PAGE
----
With just hours to go before the deadline to notify Congress, the White House announced its intention to transfer 17 or 18 detainees from the American prison at Guantánamo Bay.
Italy, Oman, Saudi Arabia, and the United Arab Emirates have agreed to resettle detainees. There are currently 59 prisoners at Guantánamo Bay, but this move would leave either 41 or 42 left for Donald Trump to deal with. Of those prisoners, 10 have been charged or convicted in military trials and 27 were never charged but are still considered too dangerous to release.
This move is certain to be the last of its kind from the Obama administration. By law, the Pentagon must tell Congress at least 30 days before any transfer. With the end of Obama’s tenure in the White House looming, that deadline fell on Monday.
Throughout his presidency, Obama has made the closing of the Guantánamo Bay detention camp a major goal and policy position. Obviously, he has been unsuccessful, but he has managed to decrease the prison’s population dramatically in the last eight years; when he first entered the White House there were 242 detainees being held there.
The announcement capped what was a very busy day for the president when it comes to dealing with America’s prisoners and ex-prisoners. Also on Monday, he announced the commutation of sentences for 153 prisoners, and full pardons for a further 78 people — more than doubling the number of pardons he granted during his presidency and handing down more clemency in one day than any other president in American history. While Obama still hasn’t pardoned as many people as some of his predecessors, he has commuted the sentences of many more convicts than any president before him: He has granted 1,176 commutations mostly for non-violent drug offenders, including commuting 395 life sentences.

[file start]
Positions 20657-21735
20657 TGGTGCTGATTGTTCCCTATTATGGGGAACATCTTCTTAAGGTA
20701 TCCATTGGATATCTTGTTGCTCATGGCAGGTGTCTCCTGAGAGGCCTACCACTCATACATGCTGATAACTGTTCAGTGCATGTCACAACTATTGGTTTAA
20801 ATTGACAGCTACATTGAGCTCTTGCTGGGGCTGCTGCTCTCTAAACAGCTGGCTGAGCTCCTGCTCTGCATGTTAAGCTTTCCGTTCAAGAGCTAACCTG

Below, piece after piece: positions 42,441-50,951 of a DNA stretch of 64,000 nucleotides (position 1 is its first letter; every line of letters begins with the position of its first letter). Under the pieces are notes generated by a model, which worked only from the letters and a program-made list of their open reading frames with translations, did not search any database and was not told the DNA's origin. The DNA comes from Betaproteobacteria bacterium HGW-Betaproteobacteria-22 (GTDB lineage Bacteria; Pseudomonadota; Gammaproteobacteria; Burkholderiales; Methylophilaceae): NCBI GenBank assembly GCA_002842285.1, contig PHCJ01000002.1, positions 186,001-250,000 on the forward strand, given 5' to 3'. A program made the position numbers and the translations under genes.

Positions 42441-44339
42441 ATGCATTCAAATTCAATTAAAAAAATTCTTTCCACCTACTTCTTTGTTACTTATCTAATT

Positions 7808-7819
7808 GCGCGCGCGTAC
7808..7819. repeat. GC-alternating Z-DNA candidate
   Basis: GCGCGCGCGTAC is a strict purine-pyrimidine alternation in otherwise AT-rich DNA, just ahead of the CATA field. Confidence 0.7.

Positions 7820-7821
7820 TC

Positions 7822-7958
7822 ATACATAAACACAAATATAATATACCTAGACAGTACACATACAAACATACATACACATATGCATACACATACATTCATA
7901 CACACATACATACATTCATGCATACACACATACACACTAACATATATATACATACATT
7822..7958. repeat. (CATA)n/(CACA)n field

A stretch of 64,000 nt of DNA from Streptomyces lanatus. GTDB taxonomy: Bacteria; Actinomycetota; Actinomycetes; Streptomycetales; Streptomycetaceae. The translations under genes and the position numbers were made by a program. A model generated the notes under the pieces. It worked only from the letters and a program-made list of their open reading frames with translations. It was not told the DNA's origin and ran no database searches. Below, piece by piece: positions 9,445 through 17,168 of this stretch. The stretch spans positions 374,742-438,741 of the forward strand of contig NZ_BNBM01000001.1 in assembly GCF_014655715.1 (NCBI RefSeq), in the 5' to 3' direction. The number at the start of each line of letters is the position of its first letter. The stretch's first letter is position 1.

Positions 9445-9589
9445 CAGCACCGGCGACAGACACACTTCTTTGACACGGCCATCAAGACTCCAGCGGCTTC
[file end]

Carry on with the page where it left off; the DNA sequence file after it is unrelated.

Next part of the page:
In a statement, White House counsel Neil Eggleston said that Obama’s actions “exemplify his belief that America is a nation of second chances.”
Donald Trump has taken a remarkably different tack than the president when it comes to the controversial prison camp. Far from promising to continue Obama’s efforts to shut Guantánamo down, Trump has said that he will keep it open and “load it up with some bad dudes.”